Penn got the ball back and drove down to the Dartmouth 17-yard line. However, the Quakers could get no closer, and emerged with no points when Samson pushed his 34-yard field goal to the right.
Dartmouth started with the ball on the 20-yard line after that missed kick, and before the Big Green even got a snap off they had been backed up all the way to their own 3-yard line thanks to three-straight penalties. However, Nate Servis rushed for 14 yards on first down, and then Bennewitz hit Servis for 14 more yards, and suddenly Dartmouth was out of trouble and on its way to paydirt.
The drive covered 97 yards, and ended when Bennewitz took advantage of a slip by a Penn defender. That freed up Eric Paul, who caught the pass along the right sideline and dove into the end zone before Penn could catch him.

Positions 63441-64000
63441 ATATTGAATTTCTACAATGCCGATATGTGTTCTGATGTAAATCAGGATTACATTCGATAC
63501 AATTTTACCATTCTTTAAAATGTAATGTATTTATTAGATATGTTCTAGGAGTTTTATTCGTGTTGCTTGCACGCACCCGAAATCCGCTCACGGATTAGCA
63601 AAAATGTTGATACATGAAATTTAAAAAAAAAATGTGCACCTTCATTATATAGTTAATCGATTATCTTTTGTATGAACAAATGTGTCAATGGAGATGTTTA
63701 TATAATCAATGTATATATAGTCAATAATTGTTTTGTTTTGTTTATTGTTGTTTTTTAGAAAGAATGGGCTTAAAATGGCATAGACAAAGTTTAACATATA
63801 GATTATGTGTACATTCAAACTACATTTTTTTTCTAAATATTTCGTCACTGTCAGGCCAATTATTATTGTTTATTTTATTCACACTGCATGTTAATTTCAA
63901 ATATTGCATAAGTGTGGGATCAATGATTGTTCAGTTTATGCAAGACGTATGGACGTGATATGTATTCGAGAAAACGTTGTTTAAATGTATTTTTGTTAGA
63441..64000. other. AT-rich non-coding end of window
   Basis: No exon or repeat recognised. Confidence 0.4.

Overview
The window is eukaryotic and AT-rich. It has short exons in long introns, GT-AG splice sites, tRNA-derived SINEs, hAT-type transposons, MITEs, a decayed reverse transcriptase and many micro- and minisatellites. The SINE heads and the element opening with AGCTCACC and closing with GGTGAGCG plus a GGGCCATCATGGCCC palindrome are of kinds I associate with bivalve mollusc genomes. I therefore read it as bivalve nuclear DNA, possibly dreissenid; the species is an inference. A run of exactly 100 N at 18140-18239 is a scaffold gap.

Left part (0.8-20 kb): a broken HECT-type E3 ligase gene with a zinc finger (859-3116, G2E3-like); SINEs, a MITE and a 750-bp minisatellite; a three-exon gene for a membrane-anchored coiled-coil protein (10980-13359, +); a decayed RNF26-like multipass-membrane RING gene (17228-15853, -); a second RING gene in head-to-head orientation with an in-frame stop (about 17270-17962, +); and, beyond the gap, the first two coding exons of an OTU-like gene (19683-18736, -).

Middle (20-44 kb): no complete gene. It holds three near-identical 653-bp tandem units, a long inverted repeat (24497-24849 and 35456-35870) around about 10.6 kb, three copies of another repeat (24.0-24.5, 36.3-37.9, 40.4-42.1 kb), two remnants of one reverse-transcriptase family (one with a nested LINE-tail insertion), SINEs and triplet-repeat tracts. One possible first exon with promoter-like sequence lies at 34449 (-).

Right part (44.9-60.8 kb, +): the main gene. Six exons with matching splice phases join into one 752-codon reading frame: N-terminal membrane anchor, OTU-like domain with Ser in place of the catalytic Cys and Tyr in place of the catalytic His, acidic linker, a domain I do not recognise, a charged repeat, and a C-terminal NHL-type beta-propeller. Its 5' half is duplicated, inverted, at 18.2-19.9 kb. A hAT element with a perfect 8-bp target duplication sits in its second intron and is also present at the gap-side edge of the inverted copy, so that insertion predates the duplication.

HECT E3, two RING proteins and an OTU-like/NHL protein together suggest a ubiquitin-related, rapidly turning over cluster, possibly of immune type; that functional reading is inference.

Down, 21-6, Penn began playing with urgency. After a three-and-out, the Quakers defense pinned Dartmouth deep in its own territory, forcing a punt that went just 31 yards to the Big Green 36-yard line.
Penn got a first down when Walker found Nick Cisler for 11 yards. However, he followed that up by throwing three incompletions and being caught for a five-yard loss, giving the ball back to the Big Green.
The defense again came through; on Dartmouth’s third play of the drive, Penn cornerback Joey Brown intercepted Bennewitz and returned the ball to the Big Green’s 47-yard line.
Penn drove again, this time getting to third down on Dartmouth’s 9-yard line before Walker passes to Lawrence and Josh Koontz fell incomplete.